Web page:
Understanding the role of interpersonal rapport in collaborative learning

Interpersonal social phenomena, such as interpersonal rapport, is an important element of human interaction, particularly in educational contexts. However, much learning science research focuses on cognitive phenomena in learning, without attending to how those cognitive phenomena are impacted by the social relationship at work between students. In the "Rapport-Aware Peer Tutor" (or, RAPT) project, we study the process and outcomes of interpersonal rapport-building in collaborative learning.

In one component of this research, we draw on methods from discourse analysis, computational linguistics, and learning science theories to understand the nature and patterns of use of various types of discourse moves that contribute to - and are impacted by - interpersonal rapport during learning.

Madaio, M., Peng, K., Ogan, A., & Cassell, J. (2018). A climate of support: a process-oriented analysis of the impact of rapport on peer tutoring. In Proceedings of the 12th International Conference of the Learning Sciences (ICLS) , 2017.
[*Best Paper Award Winner*] [*Best Student Paper Nominee*] [pdf]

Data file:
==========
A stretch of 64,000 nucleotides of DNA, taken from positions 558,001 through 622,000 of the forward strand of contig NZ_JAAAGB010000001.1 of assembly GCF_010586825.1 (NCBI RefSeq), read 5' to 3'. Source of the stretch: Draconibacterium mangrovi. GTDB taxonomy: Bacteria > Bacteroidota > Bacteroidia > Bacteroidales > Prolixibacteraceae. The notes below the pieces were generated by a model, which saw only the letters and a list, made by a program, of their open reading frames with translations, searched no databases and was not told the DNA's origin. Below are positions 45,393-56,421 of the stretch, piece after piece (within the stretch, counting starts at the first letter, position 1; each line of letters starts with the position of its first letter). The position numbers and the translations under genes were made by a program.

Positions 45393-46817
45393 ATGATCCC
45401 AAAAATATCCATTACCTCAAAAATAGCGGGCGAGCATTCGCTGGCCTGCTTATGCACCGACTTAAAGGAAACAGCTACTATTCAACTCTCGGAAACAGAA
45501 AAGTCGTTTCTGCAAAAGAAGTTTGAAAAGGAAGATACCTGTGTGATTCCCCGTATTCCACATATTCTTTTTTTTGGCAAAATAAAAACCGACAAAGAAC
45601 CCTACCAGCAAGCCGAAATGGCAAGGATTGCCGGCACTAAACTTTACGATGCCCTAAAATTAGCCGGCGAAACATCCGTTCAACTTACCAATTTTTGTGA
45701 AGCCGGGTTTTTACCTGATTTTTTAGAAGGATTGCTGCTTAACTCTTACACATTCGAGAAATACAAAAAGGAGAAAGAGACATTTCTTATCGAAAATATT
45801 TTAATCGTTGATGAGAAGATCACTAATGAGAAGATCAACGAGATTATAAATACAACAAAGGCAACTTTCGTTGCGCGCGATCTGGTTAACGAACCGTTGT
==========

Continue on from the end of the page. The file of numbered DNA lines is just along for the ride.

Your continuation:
Madaio, M., Cassell, J., & Ogan, A. (2017, June). The Impact of Peer Tutors’ Use of Indirect Feedback and Instructions. In Proceedings of the Twelfth International Conference of Computer-Supported Collaborative Learning, 2017.
[*Best Student Paper*] [pdf]

Madaio, M., Cassell, J., & Ogan, A. (2017). “I think you just got mixed up”: confident peer tutors hedge to support partners’ face needs. In International Journal of Computer-Supported Collaborative Learning, 1-21. [pdf]

Madaio, M., Ogan, A., & Cassell, J. (2016, June). The Effect of Friendship and Tutoring Roles on Reciprocal Peer Tutoring Strategies. In International Conference on Intelligent Tutoring Systems (pp. 423-429). Springer International Publishing. [pdf]

In another component of this research, we use methods from multimodal machine learning to better understand and test theories of interpersonal rapport in collaborative learning, and use these models to contribute to theories of social phenomena in learning by identifing verbal and nonverbal behaviors associated with interpersonal rapport.

Zhao, Z., Madaio, M., Pecune, F., Matsuyama, Y., & Cassell, J. (2018). Socially-Conditioned Task Reasoning for a Virtual Tutoring Agent. In Proceedings of the 17th International Conference of Autonomous Agents and Multi-Agent Systems (AAMAS). [pdf]

Goel, P., Matsuyama, Y., Madaio, M., & Cassell, J. (2018). “I think it might help if we multiply, and not add”: Detecting Indirectness in Conversation. In Proceedings of the International Workshop of Spoken Dialogue Systems (IWSDS). [pdf]

Madaio, M., Lasko, R., Ogan, A., Cassell, J. (2017). Using Temporal Association Rule Mining to Predict Dyadic Rapport in Peer Tutoring. In Proceedings of the 10th International Conference on Educational Data Mining, 2017. [pdf]

Yu, H., Gui, L., Madaio, M., Ogan, A., Cassell, J., & Morency, L.P. (2017). Temporally Selective Attention Model for Social and Affective State Recognition in Multimedia Content. In Association for Computing Machinery Conference on Multimedia, 2017. [pdf]